Cities, when you look at them, aren’t smart at allby Simon Collinson, Amir Qamar / September 10, 2017 / Leave a comment
Migration to cities is increasing so much that, by 2050, the UN predicts that approximately two thirds of the world’s population will be living in cities. For economic, social and political reasons we have to do more than just cope with this level of urbanisation.
As well as being efficient and operational, we have to make cities creative, innovative and good places to do business. We also have to make them attractive places to live and work, to draw in people and firms. They also need to be inclusive, not exclusive. All these ideas gave rise to the idea of the smart city.
For some, a smart city has six components: the economy, its people, governance, mobility, the environment, and everyday existence. The smart city idea focuses on the links between them all.
Take urban transport systems, for example, which are extremely complicated and have a major influence on labour mobility and economic efficiency, linking available workers and jobs. They also influence the business environment more broadly connecting or separating clusters of firms and people.
The UK government’s call to prohibit the sales of new petrol and diesel cars by 2040 will promote electric vehicles and further the green agenda. Poor air quality has been named as “the biggest environmental risk” to public health, and this has become a Whitehall priority. However, this new £3bn initiative—the Clean Air Strategy—will have other effects. The smartest cities will not only implement this policy effectively, but leverage a range of other opportunities from this legislation.
This presents opportunities to improve both energy use and transport logistics. Sensors will be able to optimise traffic flows to reduce daily commute times and allocate open parking spaces, making life easier for commuters and people who live in the city. Public transport systems would equally benefit from more precise, real-time monitoring of people flows and alternative routing options.
The other side of the smart city question focuses on how to both grow and attract innovative firms. Skilled people and high-performing firms attract each other—and both are attracted to places with good schools, housing, services, amenities and cultural assets and attractions as well as efficient transport systems and clean air. The aim is to generate a virtuous cycle of growth and renewal.
Again, as an example, the new clean-air legislation offers opportunities for city-regions to catch a wave of investments in new technologies, products and services. But not all will benefit. Smart specialisation means focusing investment on industry sectors or technologies where a city-region already has advantages. Birmingham has a competitive advantage for future low-carbon automotive products and technologies. It has a wealth of skills, world-leading firms like Jaguar Land Rover and a large number of smaller supply-chain firms as a result of its historical focus on automotive engineering and advanced manufacturing.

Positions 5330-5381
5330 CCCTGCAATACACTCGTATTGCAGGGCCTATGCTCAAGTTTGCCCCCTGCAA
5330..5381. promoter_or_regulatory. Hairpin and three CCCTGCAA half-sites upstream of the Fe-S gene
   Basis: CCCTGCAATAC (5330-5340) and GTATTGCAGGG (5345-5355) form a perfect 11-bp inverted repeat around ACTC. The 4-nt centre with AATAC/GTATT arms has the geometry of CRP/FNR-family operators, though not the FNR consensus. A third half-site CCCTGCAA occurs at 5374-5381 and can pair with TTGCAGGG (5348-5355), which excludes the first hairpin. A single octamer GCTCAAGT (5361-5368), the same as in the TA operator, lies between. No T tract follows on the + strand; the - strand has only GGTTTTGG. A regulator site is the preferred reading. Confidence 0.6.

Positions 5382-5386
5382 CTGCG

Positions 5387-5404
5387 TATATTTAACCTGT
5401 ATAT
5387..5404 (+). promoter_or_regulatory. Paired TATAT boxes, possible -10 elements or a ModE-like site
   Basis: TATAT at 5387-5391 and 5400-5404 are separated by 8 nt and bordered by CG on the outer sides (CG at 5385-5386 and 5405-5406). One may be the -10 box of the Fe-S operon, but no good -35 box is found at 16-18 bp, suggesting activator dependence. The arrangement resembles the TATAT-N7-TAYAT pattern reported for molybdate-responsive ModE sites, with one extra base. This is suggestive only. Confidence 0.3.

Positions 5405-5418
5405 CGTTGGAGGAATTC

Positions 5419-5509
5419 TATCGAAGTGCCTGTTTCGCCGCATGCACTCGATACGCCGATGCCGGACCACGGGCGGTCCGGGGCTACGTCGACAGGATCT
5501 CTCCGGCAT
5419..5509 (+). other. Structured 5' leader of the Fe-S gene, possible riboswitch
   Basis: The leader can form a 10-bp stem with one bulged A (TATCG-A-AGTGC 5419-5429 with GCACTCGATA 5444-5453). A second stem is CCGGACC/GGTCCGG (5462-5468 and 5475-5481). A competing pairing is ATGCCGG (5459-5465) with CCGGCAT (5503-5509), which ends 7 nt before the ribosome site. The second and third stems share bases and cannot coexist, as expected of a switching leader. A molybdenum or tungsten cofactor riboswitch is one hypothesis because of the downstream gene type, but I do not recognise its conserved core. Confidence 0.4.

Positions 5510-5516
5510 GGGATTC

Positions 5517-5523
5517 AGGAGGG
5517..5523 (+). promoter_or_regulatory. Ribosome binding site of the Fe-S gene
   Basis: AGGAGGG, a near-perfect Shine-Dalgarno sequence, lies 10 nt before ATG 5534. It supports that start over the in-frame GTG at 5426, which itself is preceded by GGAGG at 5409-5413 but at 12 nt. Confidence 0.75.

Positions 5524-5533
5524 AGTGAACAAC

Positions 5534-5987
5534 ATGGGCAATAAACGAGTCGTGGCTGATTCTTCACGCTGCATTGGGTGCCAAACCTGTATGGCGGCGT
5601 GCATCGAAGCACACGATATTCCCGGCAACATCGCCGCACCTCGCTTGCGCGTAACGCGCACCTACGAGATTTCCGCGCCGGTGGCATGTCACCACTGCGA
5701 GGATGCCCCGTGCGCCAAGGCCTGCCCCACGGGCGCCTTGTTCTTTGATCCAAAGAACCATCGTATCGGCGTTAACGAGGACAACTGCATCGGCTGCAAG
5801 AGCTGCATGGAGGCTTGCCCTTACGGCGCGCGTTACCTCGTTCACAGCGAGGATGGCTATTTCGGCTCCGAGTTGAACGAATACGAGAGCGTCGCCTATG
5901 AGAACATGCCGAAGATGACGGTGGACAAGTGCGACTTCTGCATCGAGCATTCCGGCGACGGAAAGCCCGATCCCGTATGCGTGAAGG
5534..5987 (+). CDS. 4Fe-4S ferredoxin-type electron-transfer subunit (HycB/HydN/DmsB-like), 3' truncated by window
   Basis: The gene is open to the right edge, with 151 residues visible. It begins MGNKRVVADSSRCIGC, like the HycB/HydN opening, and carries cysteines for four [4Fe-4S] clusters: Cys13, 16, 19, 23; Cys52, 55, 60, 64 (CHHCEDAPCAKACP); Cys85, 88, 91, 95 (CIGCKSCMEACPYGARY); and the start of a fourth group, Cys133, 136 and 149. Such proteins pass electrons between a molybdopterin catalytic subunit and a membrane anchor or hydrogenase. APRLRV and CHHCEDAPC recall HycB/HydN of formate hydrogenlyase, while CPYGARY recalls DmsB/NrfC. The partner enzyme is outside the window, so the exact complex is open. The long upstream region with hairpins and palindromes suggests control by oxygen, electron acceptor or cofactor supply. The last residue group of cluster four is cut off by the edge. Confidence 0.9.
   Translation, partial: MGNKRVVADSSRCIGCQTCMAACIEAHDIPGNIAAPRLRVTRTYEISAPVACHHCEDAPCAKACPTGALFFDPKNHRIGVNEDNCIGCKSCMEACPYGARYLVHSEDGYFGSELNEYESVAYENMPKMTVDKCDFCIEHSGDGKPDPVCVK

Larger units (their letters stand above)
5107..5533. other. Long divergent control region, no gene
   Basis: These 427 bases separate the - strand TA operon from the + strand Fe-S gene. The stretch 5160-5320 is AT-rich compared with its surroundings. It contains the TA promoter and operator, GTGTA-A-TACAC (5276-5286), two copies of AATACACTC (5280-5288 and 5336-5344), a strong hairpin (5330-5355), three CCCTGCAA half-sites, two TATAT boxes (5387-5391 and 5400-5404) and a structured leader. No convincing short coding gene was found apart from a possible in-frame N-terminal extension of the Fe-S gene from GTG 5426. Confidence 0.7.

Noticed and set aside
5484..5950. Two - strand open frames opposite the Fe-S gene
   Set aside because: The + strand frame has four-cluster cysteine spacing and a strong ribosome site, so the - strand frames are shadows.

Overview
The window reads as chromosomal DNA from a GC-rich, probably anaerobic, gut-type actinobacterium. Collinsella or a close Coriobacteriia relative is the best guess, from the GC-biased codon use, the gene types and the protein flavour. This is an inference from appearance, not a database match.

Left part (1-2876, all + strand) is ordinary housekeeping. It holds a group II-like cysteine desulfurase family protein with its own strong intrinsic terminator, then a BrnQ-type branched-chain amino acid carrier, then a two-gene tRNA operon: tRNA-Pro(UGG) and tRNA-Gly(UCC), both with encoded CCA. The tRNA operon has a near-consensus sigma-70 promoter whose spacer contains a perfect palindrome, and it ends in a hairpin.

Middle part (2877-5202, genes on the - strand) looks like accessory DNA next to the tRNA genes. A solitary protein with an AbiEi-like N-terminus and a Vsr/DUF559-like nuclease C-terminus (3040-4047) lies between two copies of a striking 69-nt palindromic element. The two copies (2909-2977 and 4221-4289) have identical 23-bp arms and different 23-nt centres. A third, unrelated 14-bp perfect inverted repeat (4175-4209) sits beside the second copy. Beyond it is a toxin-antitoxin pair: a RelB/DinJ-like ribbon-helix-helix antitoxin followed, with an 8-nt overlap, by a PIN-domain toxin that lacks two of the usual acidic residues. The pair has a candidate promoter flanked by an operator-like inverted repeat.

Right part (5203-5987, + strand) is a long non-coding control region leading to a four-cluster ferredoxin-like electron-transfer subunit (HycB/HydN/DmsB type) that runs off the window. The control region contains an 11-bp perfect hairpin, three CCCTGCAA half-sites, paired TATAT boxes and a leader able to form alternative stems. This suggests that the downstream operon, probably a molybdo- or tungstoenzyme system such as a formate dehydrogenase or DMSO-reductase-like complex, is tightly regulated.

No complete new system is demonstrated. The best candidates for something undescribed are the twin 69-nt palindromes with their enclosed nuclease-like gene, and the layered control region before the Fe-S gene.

Neoclassical economic thinking says that markets operate more efficiently when we reduce information gaps and asymmetries. The smart city, with its stress on the collection and analysis of data, is well placed to embody that thinking.
The intelligent analysis of data can also support more precise interventions for policymakers to shape city-regions in terms of not just growth, but inclusive growth, creating local opportunities for disconnected and disadvantaged groups as well as for high-performing firms and well-established industries.
But there are challenges when we look past some of the smart city hype. Although we have access to growing volumes of data, it costs money to get that data into a practical form. And if the aim is to enable the real-time integration of multiple data sources, then the cost, and complexity, should not be underestimated.
Perhaps the biggest hurdle stems from the lack of skills and capability in the workforce. Because really, cities are not smart—it’s people who are smart. Our challenge is to develop the necessary expertise to be able to analyse, interpret and derive meaning from this data. Without the capability to exploit these opportunities, our city-regions may well get bigger but they will not be smart.
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